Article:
|HOME | BUSINESS | RUN-UP TO THE BUDGET 2000-2001|
|February 7, 2000||
Sinha may talk tough but deliver a soft budget, says economist
Contrary to speculation and some official pronouncements, economists discount that the coming budget will be ''hard'' in spite of the alarming fiscal situation.
While they agree that the revenue deficit situation is adverse and the finance minister may not be able to fulfil the revenue and fiscal deficit estimates, there are several reasons which may prevent Yashwant Sinha from taking ''very hard'' options. Economists cite several reasons for this.
Professor J D Aggarwal, director of the Institute of Finance in New Delhi, said the good economic situation as a reason obviates the need for a harsh budget. Sinha may not be able to take hard decisions as the BJP has to keep its allies who are strong in states happy.
Sinha requires the support of the people to restructure and revamp the economy and some of the public sector undertakings. "It is not the time for him to open all points at the same time," he said.
Prof Aggarwal said the finance minister intends to open the economy to larger flows of foreign direct investment, multi-national corporations, privatisation of banks and opening up of insurance. The result could be that he might go slow.
Prof Aggarwal, a financial expert and editor of Finance India, said the fiscal deficit and revenue deficit in the coming year would be within control for three reasons. First, there will be a larger ADP base. Second, there will be a larger tax base. Third, due to reduction of subsidies, the fiscal deficit will be manageable.
Prof Agarwal said in the wake of the WTO also, the finance minister cannot be hard either on excise or the customs front. He said the fiscal deficit may be expected to be about six per cent of the GDP.
The one manner the budget may be hard is because the finance minister may take away some of the exemptions and incentives currently made available to the people and industry. He might not give the much needed relief to the salaried class.
The finance minister may also bring agriculture and the rural rich under the tax net. Sinha may also extend six criteria schemes in operation in 54 cities to 70 or 75 cities with a view to bringing more people into the tax net. His target might have be to be more than 25 million people filing income tax returns during 2000-2001.
''I feel that the existing fiscal deficit in the budget may be kept at about 4.5 per cent. This may give him bouquets," he said.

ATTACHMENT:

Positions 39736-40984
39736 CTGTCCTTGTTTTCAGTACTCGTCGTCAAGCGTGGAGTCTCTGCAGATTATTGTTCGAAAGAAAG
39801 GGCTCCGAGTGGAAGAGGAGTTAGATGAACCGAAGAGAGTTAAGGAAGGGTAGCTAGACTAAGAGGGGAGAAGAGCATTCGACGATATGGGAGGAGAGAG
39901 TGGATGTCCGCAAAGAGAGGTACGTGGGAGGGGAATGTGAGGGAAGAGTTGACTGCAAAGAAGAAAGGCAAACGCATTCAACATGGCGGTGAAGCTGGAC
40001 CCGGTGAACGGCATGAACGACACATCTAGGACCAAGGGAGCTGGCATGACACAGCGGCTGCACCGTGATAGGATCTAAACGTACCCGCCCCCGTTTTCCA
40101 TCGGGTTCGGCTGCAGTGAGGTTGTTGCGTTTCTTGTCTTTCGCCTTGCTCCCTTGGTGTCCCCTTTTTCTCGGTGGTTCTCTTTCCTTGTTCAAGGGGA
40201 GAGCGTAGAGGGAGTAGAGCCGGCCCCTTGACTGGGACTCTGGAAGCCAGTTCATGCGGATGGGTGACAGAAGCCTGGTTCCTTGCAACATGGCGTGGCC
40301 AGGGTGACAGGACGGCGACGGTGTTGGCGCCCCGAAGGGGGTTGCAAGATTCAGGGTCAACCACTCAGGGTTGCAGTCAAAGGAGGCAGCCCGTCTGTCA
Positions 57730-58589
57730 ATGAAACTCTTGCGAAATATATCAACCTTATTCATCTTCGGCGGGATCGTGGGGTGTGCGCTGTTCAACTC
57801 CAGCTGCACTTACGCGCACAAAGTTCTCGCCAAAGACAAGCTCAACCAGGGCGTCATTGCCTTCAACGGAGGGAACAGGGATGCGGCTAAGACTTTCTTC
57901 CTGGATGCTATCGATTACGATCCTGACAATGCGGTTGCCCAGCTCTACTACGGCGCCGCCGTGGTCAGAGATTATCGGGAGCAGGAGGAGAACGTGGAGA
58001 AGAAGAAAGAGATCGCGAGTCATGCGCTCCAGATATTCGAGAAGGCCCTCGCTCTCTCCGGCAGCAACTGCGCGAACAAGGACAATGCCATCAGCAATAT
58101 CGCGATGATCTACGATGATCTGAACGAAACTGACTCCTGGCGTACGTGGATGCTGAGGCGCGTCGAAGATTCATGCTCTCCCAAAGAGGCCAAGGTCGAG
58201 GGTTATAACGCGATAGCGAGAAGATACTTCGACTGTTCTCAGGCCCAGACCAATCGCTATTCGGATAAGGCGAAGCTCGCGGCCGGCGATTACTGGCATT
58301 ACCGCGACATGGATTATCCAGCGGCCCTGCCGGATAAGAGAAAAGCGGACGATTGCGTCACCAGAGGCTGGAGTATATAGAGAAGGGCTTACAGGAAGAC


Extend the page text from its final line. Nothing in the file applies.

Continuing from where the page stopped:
Dr Agarwal said the finance minister may extend certain facilities to agriculture and rural development through extending some credit schemes and also involving banks.
Prof Agarwal said the finance minister is likely to announce expenditure control mechanisms particularly targeting the interest payments in its borrowings. To resort to repayments of debts, the finance minister might privatise banks as also financial institutions in order to increase his gross receipts on the revenue side, he might tax financial institutions and cooperatives, particularly sugar cooperatives. He might also withdraw excise exemptions given to small-scale industries.
Prof Agarwal said the uniform sales tax in the process of implementation would yield more revenue to the central government. Sinha may also tax some more services, particularly the Internet. He might raise postal tariff as well as telephone tariff and cut down on subsidies. This may involve reduction on subsidies on diesel, cooking gas and better targeting of subsidies.
Prof Agarwal said there could be some rationalisation in terms of excise and customs duties.
The finance minister is likely to increase the budget allocations for defence substantially in the wake of hostile military regime in Pakistan. The finance minister may raise the minimum exemption limit marginally but would not remove the surcharge on corporation tax.
Prof Agarwal said as the capital market is already booming and the Sensex has reached a respectable level, this indicates the prospects for the Indian economy are bright. He might not offer additional concessions as were offered last year.
According to Prof Agarwal, the fears that the information technology industry might be taxed appears to be unfounded because it is a major targeted industry to facilitate foreign exchange earnings. The government might even consider imposing tax on software coming into the country so as to earn larger revenues and promote development of indigenous software. Once again, the finance minister would target FIIs and foreign direct investment to generate more foreign exchange.
Prof Agarwal said the finance minister may give some attention to the social sector, unemployed youth, rural development and infrastructure development.
Prof Agarwal, however, felt that in spite of the prospects of the economy being bright, the government's policies of restructuring PSUs, banks and insurance might result in strikes in the next year which might in turn hamper its industrial growth. The finance minister might target a growth rate of about seven per cent for the year 2000-2001.
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